With only a 19 percent acceptance rate, it may be tricky to get into UCLA–but once you’re in, you won’t want to leave. “The greatest thing about UCLA is our sense of spirit and community,” said sophomore Lily Krol. “From doing an eight-clap in the historic Rose Bowl Stadium to burning red items during the Beat ‘SC Bonfire, freshmen will undoubtedly feel a sense of pride for their school.” 97 percent of freshmen return to this public ivy for sophomore year, and the school has an overall four-year graduation rate of 91 percent. It’s pretty easy for UCLA to hold its students’ interest with 125 majors to choose from, 1,000 student organizations to join and 18 Division I sports to watch. On the off chance freshman year gets a little dull on campus, students can always venture a few miles down the road to visit a little city called Los Angeles.
6. University of Chicago
Even at a school with over 5,000 undergrads, the University of Chicago makes significant strides to help students feel like their experience is a unique one. There’s a six-to-one student-to-faculty ratio, making the average class size around 20 students. On the housing side, freshmen are assigned to be a member of one of 38 “houses,” which are made up of 40 to 100 other students. Houses are complete with a House Council, weekly activities and a House Table in the dining room. Whether they get to travel downtown to see The Second City improv shows with Keller House or skip town for the annual overnight camping trip with Crown House, students always have house activities planned to keep them busy. Students feel like they’re living at Hogwarts for four years; it’s no wonder University of Chicago students are frequently ranked among the happiest in the nation.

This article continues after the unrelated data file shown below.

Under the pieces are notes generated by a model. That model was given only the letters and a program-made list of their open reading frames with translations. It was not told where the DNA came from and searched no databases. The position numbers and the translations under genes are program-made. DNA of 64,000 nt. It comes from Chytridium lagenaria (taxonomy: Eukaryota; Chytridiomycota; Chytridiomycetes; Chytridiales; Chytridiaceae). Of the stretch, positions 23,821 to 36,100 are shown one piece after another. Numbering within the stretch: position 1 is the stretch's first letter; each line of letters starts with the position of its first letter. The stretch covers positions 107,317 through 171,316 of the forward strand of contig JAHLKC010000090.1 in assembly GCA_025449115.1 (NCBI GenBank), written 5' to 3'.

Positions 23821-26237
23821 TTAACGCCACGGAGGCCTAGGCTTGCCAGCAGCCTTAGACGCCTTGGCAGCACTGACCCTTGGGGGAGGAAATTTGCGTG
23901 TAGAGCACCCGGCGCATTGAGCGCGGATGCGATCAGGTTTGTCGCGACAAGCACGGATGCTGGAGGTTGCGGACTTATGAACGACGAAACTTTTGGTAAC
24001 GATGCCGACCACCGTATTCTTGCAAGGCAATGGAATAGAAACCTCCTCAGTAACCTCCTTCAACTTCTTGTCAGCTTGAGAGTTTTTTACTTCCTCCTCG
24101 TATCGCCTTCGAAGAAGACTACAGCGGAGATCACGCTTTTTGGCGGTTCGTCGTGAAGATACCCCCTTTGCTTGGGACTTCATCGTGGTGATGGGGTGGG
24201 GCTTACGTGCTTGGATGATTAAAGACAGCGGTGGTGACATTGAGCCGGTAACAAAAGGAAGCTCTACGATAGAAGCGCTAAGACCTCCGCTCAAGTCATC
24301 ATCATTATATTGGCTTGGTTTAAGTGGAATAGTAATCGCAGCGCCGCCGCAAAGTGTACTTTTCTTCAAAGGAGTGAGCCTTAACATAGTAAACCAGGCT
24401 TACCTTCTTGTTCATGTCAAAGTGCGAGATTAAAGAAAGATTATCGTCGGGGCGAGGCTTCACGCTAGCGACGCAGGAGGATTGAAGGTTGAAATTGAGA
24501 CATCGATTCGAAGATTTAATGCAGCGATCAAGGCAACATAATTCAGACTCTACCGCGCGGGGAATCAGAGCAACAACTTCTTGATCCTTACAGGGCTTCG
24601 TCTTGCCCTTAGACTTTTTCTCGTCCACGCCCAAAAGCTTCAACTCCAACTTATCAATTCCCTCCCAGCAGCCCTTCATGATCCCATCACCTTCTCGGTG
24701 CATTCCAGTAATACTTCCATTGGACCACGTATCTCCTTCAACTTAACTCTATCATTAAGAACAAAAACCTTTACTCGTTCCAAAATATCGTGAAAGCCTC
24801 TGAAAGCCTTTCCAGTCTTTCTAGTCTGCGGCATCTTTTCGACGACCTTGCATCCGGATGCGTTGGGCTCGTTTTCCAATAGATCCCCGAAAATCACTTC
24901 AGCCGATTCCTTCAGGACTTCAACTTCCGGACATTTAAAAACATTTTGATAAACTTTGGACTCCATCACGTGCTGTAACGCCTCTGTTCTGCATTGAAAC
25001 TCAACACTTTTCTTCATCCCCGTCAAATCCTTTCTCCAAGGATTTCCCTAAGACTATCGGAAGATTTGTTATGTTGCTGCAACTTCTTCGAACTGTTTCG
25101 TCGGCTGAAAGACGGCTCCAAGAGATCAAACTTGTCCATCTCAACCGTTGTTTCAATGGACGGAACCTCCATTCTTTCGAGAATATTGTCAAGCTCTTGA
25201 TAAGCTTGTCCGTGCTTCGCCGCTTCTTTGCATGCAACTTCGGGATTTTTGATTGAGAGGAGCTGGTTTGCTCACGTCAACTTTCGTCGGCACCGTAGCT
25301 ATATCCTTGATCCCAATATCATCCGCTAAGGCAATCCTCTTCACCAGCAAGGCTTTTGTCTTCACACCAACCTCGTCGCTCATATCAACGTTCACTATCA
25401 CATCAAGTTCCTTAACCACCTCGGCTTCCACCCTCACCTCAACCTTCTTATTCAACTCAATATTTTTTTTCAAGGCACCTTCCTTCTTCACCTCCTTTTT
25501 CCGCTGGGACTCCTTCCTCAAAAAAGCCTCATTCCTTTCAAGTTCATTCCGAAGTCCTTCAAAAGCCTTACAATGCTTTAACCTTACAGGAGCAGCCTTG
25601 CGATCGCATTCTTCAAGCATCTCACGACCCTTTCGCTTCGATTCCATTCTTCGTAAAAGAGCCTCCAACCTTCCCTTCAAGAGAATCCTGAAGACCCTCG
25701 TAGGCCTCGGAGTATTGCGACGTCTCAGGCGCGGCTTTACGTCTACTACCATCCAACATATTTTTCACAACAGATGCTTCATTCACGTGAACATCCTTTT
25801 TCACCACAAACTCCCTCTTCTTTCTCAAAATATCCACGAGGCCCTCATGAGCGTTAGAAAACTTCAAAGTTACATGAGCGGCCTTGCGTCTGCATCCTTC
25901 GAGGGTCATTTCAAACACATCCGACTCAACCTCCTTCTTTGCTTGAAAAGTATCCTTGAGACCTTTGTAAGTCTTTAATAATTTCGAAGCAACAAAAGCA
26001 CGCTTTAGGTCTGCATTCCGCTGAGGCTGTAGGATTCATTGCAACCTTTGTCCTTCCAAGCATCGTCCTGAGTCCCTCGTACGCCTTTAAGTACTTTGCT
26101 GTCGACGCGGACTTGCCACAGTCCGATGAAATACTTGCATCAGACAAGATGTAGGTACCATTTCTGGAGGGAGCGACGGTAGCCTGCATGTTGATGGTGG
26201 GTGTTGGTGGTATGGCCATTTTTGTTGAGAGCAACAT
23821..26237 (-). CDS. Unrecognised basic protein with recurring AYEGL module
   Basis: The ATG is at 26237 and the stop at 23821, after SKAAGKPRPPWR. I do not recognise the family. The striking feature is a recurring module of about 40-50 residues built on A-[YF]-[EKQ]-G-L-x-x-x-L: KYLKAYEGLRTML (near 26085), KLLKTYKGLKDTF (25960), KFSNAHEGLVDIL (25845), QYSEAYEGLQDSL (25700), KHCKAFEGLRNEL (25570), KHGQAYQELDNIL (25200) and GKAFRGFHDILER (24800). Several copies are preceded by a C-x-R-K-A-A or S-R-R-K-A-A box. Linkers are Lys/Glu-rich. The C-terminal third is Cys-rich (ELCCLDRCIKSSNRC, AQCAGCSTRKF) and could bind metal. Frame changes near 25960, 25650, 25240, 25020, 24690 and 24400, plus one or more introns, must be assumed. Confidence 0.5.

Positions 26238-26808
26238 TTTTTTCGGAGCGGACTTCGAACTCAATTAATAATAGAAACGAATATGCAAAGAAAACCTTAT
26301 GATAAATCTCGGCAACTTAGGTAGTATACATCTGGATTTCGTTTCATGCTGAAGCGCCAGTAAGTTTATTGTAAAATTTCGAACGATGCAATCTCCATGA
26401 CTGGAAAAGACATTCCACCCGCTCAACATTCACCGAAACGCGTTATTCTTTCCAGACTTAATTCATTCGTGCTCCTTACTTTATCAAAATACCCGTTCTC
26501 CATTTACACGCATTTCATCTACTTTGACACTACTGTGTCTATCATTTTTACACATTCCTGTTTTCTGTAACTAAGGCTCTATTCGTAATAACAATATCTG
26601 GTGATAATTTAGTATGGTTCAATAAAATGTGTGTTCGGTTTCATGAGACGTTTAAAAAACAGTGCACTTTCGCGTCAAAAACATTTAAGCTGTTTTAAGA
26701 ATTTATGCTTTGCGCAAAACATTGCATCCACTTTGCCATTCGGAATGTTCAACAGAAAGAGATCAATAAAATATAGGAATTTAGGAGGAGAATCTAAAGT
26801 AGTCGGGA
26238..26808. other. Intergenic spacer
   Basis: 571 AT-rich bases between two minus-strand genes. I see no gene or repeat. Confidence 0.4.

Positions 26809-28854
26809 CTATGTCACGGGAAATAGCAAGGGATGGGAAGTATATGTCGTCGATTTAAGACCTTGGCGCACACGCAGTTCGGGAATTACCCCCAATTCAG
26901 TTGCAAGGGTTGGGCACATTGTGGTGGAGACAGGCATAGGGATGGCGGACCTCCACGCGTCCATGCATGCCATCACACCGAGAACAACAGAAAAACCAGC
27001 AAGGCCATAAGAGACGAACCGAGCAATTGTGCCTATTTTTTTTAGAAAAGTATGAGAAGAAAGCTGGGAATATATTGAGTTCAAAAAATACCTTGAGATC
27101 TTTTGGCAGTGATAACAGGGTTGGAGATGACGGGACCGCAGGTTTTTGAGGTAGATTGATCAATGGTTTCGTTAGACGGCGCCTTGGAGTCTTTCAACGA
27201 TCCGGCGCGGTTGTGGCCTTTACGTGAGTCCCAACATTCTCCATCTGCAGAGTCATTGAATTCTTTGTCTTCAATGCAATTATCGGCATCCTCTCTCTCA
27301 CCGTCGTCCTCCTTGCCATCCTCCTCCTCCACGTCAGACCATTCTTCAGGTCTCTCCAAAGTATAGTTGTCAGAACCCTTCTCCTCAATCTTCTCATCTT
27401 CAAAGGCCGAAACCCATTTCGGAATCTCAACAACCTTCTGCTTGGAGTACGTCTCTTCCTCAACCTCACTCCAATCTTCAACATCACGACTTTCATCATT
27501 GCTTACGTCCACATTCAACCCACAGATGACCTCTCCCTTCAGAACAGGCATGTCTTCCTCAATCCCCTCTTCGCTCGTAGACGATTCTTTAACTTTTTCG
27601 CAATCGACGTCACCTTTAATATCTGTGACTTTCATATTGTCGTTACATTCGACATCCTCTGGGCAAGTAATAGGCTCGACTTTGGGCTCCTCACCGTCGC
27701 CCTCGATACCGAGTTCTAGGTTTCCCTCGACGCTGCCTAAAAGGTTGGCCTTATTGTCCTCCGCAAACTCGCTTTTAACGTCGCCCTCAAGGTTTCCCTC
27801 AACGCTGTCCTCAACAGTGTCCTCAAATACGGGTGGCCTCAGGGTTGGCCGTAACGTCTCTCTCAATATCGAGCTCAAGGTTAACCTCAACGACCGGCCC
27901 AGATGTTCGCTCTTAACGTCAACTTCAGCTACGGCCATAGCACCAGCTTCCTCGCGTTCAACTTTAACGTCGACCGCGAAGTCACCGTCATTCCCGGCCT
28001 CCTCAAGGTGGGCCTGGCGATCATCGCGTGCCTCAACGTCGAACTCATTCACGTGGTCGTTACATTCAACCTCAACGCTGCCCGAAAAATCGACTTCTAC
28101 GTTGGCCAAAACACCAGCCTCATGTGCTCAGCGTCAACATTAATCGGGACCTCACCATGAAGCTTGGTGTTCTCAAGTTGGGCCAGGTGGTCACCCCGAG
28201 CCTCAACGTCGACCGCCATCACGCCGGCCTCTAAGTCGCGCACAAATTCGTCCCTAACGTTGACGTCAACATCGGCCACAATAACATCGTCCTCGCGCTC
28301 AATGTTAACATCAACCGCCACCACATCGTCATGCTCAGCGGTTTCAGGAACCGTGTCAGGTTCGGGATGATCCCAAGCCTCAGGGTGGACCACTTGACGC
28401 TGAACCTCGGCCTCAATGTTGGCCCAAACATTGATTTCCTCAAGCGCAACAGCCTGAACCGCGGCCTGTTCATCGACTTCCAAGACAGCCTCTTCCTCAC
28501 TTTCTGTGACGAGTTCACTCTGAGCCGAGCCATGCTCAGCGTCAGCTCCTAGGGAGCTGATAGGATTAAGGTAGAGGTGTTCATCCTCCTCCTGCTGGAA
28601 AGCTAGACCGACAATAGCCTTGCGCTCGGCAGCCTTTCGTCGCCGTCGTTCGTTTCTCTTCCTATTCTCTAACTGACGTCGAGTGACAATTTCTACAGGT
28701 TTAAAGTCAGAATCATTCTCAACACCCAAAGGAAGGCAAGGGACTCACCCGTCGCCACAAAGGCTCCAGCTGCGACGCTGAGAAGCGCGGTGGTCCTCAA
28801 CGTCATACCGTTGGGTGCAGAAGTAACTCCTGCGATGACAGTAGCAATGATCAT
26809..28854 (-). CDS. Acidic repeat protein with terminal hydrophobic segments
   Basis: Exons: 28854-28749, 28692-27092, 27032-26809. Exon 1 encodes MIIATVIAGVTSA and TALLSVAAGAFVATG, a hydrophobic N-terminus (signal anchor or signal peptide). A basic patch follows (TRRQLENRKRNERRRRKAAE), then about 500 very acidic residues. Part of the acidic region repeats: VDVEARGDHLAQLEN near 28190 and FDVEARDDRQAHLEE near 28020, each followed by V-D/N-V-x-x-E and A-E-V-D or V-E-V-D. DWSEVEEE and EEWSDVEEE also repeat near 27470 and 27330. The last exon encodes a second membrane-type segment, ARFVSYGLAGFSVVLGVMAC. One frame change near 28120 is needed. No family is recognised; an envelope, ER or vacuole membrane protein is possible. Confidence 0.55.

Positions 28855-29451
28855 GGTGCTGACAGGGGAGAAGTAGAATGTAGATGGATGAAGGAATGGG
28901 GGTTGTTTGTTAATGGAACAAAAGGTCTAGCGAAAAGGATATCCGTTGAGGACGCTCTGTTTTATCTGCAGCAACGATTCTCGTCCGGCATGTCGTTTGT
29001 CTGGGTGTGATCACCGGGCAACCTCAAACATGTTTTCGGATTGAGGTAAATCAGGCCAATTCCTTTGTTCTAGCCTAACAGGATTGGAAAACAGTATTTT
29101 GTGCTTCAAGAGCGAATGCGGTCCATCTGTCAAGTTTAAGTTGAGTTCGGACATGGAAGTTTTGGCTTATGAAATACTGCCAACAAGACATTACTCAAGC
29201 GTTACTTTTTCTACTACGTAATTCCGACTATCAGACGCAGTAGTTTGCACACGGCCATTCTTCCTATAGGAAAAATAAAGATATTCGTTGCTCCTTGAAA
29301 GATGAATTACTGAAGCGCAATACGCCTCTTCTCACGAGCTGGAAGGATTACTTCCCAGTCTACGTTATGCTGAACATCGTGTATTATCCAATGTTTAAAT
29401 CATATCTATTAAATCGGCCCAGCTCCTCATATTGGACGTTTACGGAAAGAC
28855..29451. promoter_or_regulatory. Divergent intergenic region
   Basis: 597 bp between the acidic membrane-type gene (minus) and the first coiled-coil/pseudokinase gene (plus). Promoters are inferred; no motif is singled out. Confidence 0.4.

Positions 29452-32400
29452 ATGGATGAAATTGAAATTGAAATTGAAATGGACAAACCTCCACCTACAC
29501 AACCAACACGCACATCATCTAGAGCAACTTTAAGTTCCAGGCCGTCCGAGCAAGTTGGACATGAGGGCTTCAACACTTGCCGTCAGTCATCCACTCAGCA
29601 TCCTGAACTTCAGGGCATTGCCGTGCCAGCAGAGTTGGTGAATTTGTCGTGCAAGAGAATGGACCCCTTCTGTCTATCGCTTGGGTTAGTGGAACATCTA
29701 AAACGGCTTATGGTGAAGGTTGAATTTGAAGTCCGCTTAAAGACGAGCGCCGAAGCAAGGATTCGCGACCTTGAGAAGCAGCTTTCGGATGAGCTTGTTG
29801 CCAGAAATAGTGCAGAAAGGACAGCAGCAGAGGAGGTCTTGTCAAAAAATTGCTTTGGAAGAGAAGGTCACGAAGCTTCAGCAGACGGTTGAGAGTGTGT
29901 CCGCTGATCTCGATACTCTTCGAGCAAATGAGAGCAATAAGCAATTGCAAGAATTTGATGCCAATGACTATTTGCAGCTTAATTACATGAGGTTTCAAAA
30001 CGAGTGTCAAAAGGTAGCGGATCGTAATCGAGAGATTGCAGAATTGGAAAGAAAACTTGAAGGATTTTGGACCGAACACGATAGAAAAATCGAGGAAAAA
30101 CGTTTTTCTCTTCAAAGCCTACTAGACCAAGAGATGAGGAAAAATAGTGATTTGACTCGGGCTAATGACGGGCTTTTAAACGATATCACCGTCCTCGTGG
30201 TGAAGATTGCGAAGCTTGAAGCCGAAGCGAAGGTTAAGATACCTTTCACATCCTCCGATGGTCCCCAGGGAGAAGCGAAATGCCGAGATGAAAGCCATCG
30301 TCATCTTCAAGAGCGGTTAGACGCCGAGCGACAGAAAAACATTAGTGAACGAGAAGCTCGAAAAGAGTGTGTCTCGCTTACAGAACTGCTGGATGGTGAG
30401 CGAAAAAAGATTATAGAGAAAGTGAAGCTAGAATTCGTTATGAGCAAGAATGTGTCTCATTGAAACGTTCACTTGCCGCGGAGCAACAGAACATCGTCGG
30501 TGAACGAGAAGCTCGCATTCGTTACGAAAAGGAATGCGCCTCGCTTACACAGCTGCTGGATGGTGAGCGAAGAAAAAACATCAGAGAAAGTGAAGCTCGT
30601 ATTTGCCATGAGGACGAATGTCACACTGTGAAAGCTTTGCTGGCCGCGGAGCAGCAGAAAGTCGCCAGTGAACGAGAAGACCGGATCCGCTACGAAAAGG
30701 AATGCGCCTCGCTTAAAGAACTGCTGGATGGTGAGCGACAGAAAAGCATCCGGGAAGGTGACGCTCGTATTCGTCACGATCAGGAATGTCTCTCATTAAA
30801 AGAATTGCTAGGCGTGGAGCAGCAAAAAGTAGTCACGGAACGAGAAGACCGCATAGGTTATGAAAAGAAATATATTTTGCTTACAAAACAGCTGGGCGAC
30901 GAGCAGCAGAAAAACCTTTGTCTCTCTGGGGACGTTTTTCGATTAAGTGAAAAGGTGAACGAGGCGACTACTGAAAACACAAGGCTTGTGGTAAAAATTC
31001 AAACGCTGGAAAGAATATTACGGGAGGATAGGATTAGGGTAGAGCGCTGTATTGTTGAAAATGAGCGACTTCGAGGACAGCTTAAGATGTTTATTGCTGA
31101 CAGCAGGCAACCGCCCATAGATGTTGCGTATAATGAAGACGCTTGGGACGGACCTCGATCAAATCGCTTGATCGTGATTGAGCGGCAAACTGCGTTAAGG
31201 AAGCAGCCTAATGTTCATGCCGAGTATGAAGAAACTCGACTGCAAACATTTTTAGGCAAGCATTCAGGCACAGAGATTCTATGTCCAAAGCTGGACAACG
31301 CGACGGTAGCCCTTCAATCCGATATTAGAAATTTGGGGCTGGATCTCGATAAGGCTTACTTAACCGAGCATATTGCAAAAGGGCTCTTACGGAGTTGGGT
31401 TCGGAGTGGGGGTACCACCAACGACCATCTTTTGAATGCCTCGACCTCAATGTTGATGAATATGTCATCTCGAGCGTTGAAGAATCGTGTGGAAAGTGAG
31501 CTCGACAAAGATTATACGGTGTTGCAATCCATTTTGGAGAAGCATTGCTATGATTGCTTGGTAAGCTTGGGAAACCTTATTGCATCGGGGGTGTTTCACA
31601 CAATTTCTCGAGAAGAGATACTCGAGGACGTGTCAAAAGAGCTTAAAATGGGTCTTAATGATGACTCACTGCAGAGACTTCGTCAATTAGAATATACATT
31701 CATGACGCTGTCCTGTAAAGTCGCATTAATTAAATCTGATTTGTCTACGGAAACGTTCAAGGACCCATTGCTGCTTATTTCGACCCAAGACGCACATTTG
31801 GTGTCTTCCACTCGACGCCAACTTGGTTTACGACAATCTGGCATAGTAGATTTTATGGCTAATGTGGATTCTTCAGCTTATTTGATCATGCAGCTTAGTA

5. Stanford University
Incoming freshmen at Stanford should not only be excited about the premier institution they’re attending, but also the community they’re joining. Freshmen in dorms get the opportunity to befriend upperclassmen living alongside them, and the upperclassmen get to teach their new friends how to carry on Stanford traditions that encourage strong relationships amongst the students. From the Full Moon on the Quad event, where seniors kiss freshmen on a fall night under the stars, to dorm-wide games of Assassin, to the extravagant end of the year dorm banquets, students at Stanford certainly don’t experience any age-based segregation in their four years. These interclass interactions certainly serve to help Stanford’s 98 percent freshmen retention rate.
4. Bowdoin College